"Peak oil is currently not even considered as a risk for most businesses, yet its effects would make many of today’s business models redundant"

"Major Bristol transport planning schemes do not currently consider the potential impact of different fuel prices"........."Peak oil fundamentally alters the viability of the private car as the leading mode of transport"

"Bristol Council has no statutory responsibility around food and no plan around food security. The city is totally reliant on major supermarkets for food supply."

"It is essential that planning decisions keep sufficient cultivatable land available in and around the city to allow for a low energy local food system. This is already at risk as developers move to buy green belt land around the city from farmers in anticipation of more relaxed planning laws"

"Current Bristol planning strategies, which are guided by central government, do not factor in peak oil as an issue or a risk."

"In order to raise some of the funding for the green space programme the Council is planning to sell some‘low value’marginal land. Changes in priority for land use brought by peak oil are not yet integrated into this strategy."

"Bristol does not have a strategic energy plan."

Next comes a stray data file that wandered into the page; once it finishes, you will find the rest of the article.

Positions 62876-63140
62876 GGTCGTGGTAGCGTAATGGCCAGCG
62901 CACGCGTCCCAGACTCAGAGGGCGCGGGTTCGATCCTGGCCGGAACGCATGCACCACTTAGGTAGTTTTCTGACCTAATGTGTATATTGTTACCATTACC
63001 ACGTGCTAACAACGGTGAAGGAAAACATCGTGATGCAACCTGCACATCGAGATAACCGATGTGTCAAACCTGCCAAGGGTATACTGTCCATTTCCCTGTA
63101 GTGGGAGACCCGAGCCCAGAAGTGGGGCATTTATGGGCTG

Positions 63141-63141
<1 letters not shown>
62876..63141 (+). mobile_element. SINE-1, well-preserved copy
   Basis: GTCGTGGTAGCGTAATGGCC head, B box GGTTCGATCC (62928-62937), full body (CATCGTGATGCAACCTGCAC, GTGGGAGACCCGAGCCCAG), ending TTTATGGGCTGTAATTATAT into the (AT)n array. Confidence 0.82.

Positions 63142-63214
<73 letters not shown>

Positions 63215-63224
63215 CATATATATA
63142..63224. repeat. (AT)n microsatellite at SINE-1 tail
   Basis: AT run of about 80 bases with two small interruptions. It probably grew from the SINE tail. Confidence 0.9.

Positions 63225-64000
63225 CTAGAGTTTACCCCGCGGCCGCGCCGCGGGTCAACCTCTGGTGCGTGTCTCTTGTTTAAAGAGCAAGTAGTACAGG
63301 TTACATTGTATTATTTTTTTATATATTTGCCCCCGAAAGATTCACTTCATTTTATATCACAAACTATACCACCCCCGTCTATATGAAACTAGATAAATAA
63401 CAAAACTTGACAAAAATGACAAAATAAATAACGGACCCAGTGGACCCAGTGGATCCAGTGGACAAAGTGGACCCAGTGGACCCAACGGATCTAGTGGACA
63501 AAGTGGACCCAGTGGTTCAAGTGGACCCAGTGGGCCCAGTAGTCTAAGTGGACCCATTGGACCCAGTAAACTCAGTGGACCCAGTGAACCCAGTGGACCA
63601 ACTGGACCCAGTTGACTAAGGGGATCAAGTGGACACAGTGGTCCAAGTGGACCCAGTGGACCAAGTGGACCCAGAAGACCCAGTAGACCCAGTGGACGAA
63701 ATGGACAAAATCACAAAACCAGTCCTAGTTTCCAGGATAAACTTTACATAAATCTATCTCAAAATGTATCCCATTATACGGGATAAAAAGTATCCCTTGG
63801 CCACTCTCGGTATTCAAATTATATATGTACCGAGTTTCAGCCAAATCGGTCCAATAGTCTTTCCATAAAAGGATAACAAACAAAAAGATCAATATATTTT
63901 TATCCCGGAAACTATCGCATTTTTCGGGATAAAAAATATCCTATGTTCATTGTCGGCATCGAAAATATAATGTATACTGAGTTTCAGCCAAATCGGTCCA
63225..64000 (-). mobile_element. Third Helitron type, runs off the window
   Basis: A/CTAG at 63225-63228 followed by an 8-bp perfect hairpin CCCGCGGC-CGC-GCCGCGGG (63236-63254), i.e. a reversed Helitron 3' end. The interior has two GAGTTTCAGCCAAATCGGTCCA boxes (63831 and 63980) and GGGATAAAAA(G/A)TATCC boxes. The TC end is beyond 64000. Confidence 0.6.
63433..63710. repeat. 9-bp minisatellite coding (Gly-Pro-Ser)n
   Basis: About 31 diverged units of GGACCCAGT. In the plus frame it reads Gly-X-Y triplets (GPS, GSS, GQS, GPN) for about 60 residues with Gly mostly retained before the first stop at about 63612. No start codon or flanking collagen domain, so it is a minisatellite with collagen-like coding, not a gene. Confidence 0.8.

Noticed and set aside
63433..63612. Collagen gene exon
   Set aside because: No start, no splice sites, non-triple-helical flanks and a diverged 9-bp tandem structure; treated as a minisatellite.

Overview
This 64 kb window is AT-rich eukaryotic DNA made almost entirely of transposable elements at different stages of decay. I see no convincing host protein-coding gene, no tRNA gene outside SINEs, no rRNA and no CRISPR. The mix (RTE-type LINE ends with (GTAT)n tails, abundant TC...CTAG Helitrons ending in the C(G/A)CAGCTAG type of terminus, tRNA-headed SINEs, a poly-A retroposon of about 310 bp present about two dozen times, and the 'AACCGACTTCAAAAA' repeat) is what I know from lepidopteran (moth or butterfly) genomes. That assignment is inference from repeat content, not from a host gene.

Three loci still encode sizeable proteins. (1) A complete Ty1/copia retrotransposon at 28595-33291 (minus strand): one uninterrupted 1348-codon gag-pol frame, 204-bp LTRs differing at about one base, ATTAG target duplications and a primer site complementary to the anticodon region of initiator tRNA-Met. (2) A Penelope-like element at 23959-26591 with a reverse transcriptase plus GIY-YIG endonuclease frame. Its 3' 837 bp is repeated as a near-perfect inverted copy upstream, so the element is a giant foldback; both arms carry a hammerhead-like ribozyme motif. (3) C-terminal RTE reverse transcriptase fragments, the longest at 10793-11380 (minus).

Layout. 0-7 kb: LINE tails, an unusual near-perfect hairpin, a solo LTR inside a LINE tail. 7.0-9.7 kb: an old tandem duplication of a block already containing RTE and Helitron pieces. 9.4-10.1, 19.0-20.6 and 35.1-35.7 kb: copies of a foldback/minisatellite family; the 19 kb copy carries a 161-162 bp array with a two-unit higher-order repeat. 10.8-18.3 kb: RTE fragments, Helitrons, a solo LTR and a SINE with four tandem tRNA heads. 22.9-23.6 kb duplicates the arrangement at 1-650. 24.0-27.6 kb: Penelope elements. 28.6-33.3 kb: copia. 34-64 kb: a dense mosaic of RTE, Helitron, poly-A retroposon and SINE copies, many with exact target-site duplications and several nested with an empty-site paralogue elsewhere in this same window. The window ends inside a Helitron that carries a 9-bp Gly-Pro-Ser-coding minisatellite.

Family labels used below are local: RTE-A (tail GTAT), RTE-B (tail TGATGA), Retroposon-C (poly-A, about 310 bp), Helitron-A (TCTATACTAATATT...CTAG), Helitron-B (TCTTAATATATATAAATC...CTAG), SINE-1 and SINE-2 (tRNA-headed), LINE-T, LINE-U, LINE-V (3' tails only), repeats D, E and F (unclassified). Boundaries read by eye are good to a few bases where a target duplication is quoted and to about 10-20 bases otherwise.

It wasn't Transition Bristol that produced this powerful, hard hitting, but constructive report. It's the child of that august body, the Bristol Partnership's 'Green Momentum Group', until now known mostly for its 'Green Capital' hype.

But the report's conclusions are in many cases diametrically opposed to the things the city fathers are actually doing - for instance, encouraging more traffic while cutting public transport.

It looks like its time to challenge the council - and the business people - on how seriously they will take this report. Can we hope they might even put its suggestions into practice, not just pay lip service? The consequences of failure are unthinkable.

Tuesday, 6 October 2009

Traffic to rise 20% in congestion hot-spot.

......and they're thinking of adding a Tesco Extra to the mix!

One of the two proposals for a South Bristol Ring Road, which won the blessing of the West of England's transport bosses on Thursday, would add over 7,000 vehicles a day to the traffic on Ashton Way as it approaches the Cumberland Basin.